It’s been quite the week upon my return from Florida. (Sorry to be silent for so long, but all is well.)
Last Monday the pastoral and program staff of my church met for the annual planning meeting, outlining the themes and events of 2010-11. In addition to the calendar, we talked about ourselves to get to know each other. In small groups of five, we were to name three things that are on our “bucket list.” I named the usual monetary goals, house and car and something else equally forgettable, but my third item depended on more than just me: I said I wanted to see our church’s welcome to the gay community in writing on our publications. Apparently our senior pastor overheard my remark.
Later, in the large group (of about 35), we were asked to finish this sentence: “I want our church to…” Two people spoke up pretty quickly. During a pause the senior pastor turned to me.
“Birdie, you have one.”
I looked at him. Did he mean what I thought he meant?
“I heard you say it earlier.”
So he did know what he was asking.
“I want our church to put in writing its welcome to the gay community.”
He wrote it on the list that would be made into meeting notes. I believe he wants it as much as I do and uses moments like this to remind the rest of the staff.
But wait! There’s more.
That evening was the monthly meeting of support for parents of LGBT children, which is being publicized now, several months after its inception. What’s more, the group dynamics have changed, and it is now for friends and family as well. That means I can be a member now instead of a guest. We have two more members as a result of the calendar listing, and more will come with the name change. The two new members are eager to join with me in an advocacy role and we may be forming a new group as a result. That can’t happen until fall, but meanwhile we might be able to enlarge our small group. I have been given staff permission to lead such a group (which, since I’m a member of staff, was in question). I’m very excited at the prospects.
But wait! There’s more.
A few days ago, a member of our church came to my office and asked if I had a few minutes to talk. She said the senior pastor told her to come see me.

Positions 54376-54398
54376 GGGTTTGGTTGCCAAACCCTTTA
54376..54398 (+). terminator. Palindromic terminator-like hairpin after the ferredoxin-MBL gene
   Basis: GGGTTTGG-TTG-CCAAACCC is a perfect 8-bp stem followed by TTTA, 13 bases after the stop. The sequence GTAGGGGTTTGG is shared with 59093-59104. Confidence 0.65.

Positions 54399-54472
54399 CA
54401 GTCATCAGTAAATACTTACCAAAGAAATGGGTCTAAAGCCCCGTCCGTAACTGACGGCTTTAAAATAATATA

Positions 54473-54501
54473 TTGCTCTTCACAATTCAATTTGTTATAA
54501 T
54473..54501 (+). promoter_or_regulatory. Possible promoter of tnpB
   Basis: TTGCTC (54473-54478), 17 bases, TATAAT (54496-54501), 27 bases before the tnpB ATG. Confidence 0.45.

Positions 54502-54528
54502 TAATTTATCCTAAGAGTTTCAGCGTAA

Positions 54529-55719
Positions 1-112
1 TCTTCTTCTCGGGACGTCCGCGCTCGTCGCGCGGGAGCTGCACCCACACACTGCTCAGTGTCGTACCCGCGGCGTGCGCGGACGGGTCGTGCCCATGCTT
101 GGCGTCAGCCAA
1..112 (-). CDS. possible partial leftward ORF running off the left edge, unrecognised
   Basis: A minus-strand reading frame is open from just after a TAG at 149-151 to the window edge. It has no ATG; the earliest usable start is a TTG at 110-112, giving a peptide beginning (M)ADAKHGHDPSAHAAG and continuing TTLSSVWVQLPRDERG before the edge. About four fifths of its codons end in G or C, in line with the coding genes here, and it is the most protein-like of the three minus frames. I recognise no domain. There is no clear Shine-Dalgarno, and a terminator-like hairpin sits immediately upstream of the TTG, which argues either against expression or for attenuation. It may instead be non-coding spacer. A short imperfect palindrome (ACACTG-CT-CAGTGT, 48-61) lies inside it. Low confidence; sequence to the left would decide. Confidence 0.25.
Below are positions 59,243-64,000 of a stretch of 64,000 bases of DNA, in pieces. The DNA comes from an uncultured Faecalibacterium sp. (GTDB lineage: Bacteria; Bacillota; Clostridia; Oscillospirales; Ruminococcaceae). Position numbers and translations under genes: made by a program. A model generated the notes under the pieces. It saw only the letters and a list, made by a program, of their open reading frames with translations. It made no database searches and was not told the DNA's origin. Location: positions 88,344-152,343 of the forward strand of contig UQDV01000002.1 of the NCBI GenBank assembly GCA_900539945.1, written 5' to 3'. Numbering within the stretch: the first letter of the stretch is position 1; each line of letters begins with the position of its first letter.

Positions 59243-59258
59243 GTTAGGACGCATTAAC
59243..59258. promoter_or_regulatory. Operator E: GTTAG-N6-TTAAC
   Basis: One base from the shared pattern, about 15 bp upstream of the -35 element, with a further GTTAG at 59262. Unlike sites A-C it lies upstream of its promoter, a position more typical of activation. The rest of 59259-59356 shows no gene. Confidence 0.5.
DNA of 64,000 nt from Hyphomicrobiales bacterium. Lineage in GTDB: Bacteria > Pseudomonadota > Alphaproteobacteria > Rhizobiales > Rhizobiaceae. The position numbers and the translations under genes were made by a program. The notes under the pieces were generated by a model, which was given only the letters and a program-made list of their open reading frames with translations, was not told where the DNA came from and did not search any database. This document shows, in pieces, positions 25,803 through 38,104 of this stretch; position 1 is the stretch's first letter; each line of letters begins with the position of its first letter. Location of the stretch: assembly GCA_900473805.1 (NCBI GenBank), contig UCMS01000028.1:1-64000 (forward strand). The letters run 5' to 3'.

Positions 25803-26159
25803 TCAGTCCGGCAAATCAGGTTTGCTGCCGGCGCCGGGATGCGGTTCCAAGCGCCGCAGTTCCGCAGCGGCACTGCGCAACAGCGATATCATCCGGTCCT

Her nephew, age 19, just came out to his family, who is very conservative and upset. She is concerned for the boy and for his family and asked me what I recommended. We talked for a while as I determined where on the scale of understanding she lay. She was eager to learn more, and she is a beginner in her search. So I gave her three books:
• For the stories so important to changing the heart:
Crisis: 40 Stories Revealing the Personal, Social, and Religious Pain and Trauma of Growing Up Gay in America, edited by Mitchell Gold
• For the beginner concerning sexuality:
Is It a Choice? Answers to the Most Frequently Asked Questions About Gay and Lesbian People, by Eric Marcus
• And for questions about the Bible:
Jesus, the Bible, and Homosexuality: Explode the Myths, Heal the Church, by Jack Rogers (a Presbyterian theologian)
I am excited by this because 1.) A wonderful and loving person wants to help her family come to grips with this, and her nephew will benefit; 2.) I’m seen as a resource by senior staff, something that I have hoped for; and 3.) I’m seeing progress! It has seemed soooooo sloooooow that I was beginning to wonder if we’d come to a standstill. (I know it will take years to do this right.)
My energy has been focused outward as a result of the glacial pace at my church, because I can’t stop just because some aren’t ready. I am so heartened by the events of this week, I can’t express it properly. I am energized once again.